This is their description:

Siegmund Lubin, a Polish Jew who came to this country in the 1870s, founded The Lubin Manufacturing Company, one of the earliest film production firms (later becoming The Betzwood Film Co.), in Philadelphia, and by 1912 was head of America’s first movie empire. He was known as “The King of the Movies,” becoming America’s first cinema mogul.

In 1902, Georges Méliès created A Trip to the Moon based on Jules Verne’s classic novel. It was the first movie to achieve worldwide fame. Lubin and other iconic contemporaries such as Thomas Edison were cited for rampantly pirating the film. Méliès sent his brother to the United States to stop it, establishing many of the copyright laws that still stand today. However, Lubin decided that he wasn’t going to be stopped, figuring out an innovative way to avoid paying royalties to Méliès: he created one of the earliest fully animated films ever produced, an American version of A Trip to the Moon, in 1914.

Animated films were extraordinarily unusual for the time. This production opened to the public six months prior to the release of WIndsor (sic) McCay’s Gertie the Dinosaur, which is often (incorrectly) cited as the beginning of movie animation. This, in fact, is the earliest film poster to ever surface representing a significant title in animation. And this is the only known specimen of it.

The design of this poster is noteworthy for its futuristic boldness and graphic clarity. There is no known surviving poster for the Méliès original film (and most probably none were produced). This is the only representation of the famous title, and one of the earliest science fiction artifacts ever discovered. Lubin went all out in this poster. He sensed that the sheer novelty of this animated film (crude and short as it was) would be worth a special marketing effort, therefore this spectacular poster. The A.B.C. company, which handled all of Lubin’s posters, gets design credit. It is doubtful that Vincent Whitman, the animator of the cartoon, had anything to do with the poster. The famed Otis plant in Cleveland (Otis Litho Co., Cleveland, OH – ed.) handled the stone lithographic work with precision.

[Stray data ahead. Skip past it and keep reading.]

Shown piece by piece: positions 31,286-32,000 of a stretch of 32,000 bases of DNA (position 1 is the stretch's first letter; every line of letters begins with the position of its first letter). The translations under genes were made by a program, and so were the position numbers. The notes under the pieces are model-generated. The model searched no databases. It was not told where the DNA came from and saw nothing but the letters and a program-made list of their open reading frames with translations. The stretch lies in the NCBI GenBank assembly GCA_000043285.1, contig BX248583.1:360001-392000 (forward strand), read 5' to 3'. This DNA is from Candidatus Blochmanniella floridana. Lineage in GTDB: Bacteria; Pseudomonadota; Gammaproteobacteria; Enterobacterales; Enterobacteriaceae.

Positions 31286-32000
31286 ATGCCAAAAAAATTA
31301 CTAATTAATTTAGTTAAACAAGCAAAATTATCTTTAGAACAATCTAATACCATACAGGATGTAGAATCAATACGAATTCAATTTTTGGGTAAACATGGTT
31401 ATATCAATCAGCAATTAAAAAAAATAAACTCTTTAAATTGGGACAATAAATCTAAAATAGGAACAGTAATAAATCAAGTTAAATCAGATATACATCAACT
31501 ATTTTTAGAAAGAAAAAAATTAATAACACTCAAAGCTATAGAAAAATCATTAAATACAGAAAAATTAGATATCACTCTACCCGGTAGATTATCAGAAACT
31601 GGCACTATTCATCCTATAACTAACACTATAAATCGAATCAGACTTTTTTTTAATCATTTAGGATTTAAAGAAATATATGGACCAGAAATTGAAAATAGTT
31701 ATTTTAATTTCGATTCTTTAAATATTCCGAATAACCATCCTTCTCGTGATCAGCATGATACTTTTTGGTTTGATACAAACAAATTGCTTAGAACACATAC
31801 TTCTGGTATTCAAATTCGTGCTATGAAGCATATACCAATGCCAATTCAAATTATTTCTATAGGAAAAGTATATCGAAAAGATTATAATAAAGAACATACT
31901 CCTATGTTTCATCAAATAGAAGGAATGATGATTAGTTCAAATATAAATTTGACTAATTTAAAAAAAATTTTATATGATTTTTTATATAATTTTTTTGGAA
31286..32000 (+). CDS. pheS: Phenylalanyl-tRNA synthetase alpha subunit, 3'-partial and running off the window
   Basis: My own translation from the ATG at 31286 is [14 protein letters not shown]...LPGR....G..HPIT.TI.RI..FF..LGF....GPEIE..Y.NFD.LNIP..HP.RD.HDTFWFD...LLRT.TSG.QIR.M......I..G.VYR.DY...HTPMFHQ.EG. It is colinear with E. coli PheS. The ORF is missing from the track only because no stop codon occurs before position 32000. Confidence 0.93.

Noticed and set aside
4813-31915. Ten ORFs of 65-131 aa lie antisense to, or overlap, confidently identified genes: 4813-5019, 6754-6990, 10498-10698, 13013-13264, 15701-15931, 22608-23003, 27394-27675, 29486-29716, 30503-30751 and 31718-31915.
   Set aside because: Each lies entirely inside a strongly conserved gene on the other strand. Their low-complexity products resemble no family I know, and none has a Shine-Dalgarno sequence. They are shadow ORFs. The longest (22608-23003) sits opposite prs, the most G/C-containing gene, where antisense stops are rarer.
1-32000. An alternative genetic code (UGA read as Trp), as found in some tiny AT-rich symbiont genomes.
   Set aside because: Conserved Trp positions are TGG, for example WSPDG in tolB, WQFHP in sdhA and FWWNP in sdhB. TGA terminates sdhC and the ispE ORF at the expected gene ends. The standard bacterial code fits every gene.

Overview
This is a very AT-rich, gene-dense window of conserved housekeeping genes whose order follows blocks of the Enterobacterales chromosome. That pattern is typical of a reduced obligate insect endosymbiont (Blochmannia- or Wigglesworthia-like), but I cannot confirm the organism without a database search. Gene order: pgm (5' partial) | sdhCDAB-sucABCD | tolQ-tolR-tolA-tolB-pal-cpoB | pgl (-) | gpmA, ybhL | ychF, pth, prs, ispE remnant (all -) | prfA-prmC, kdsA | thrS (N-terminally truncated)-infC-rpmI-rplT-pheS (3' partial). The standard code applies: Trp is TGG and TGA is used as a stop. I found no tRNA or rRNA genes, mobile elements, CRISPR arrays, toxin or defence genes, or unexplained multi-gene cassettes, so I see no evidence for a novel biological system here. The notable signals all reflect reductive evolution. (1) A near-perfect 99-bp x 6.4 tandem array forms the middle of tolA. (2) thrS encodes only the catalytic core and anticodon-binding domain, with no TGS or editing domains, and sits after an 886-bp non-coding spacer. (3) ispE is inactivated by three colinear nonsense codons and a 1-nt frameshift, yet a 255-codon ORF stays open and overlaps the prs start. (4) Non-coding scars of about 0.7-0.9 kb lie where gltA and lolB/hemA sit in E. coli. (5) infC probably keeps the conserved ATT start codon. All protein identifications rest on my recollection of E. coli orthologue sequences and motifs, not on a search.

So there you have it – a truly one-of-a-kind piece of American film history. It will be interesting to see if this rarity sells and by how much. The starting bid is $220,000. Imagine how great it would be to have an extra quarter-of-a-million dollars to spend on a fantastic little item like this.

A Trip Into Space With Ace Brave!

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Into Space With Ace Brave - Pop-Up book cover illustration by Ron Turner. 1953

Into Space With Ace Brave – Pop-Up book cover illustration by Ron Turner, 1953

Control deck of space ship 'Asteroid'

Control deck of space ship Asteroid